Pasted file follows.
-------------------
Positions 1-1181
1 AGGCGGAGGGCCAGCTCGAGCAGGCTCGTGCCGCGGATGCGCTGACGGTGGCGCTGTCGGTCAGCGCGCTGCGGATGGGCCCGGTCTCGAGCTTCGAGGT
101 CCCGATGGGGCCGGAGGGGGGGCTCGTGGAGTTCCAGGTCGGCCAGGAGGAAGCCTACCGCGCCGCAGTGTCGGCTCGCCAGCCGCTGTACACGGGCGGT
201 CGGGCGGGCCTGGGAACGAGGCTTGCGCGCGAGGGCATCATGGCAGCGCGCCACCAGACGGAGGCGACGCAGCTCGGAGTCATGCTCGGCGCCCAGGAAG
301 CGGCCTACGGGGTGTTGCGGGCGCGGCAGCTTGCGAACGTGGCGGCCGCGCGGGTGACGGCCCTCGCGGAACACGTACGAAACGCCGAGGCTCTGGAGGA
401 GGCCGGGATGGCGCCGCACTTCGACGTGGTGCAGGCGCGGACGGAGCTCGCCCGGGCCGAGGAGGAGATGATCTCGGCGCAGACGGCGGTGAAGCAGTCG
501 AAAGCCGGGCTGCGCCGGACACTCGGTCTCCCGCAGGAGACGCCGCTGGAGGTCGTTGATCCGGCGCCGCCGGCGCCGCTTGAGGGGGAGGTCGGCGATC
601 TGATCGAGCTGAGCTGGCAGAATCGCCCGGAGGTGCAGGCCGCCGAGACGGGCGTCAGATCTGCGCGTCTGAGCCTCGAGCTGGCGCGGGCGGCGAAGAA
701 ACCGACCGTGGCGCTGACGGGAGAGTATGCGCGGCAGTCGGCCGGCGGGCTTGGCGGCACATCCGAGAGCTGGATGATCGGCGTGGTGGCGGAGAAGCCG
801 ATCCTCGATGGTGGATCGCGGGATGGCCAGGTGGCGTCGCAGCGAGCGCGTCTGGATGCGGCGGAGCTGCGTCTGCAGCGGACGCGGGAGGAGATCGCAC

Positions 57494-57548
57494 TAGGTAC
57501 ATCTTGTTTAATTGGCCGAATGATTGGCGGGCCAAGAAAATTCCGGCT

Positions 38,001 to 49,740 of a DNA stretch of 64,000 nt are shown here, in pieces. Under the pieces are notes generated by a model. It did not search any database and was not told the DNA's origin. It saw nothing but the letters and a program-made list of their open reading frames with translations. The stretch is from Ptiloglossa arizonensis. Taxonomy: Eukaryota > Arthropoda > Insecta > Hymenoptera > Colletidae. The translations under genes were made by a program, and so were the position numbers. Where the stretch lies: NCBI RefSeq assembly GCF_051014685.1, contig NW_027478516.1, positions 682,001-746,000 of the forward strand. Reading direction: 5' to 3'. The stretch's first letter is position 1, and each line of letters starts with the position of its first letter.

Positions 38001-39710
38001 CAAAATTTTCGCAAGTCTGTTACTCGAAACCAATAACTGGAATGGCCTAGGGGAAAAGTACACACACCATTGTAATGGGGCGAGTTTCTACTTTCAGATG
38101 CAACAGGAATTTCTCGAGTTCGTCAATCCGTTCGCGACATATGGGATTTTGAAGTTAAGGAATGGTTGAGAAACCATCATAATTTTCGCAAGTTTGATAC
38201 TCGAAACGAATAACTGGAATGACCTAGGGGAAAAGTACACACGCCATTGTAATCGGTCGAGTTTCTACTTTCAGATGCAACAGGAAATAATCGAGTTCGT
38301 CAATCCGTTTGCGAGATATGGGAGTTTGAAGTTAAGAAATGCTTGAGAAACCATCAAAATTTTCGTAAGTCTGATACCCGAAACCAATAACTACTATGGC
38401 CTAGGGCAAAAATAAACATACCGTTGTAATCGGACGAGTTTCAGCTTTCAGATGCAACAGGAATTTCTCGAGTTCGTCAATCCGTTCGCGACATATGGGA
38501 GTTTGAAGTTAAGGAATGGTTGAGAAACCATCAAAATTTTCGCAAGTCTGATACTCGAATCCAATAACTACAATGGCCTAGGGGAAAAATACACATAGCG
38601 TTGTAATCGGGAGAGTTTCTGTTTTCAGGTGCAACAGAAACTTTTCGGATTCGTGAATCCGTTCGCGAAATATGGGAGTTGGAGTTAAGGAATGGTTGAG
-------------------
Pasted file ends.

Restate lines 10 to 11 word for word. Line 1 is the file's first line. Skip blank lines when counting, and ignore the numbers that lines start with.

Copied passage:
801 ATCCTCGATGGTGGATCGCGGGATGGCCAGGTGGCGTCGCAGCGAGCGCGTCTGGATGCGGCGGAGCTGCGTCTGCAGCGGACGCGGGAGGAGATCGCAC

Positions 57494-57548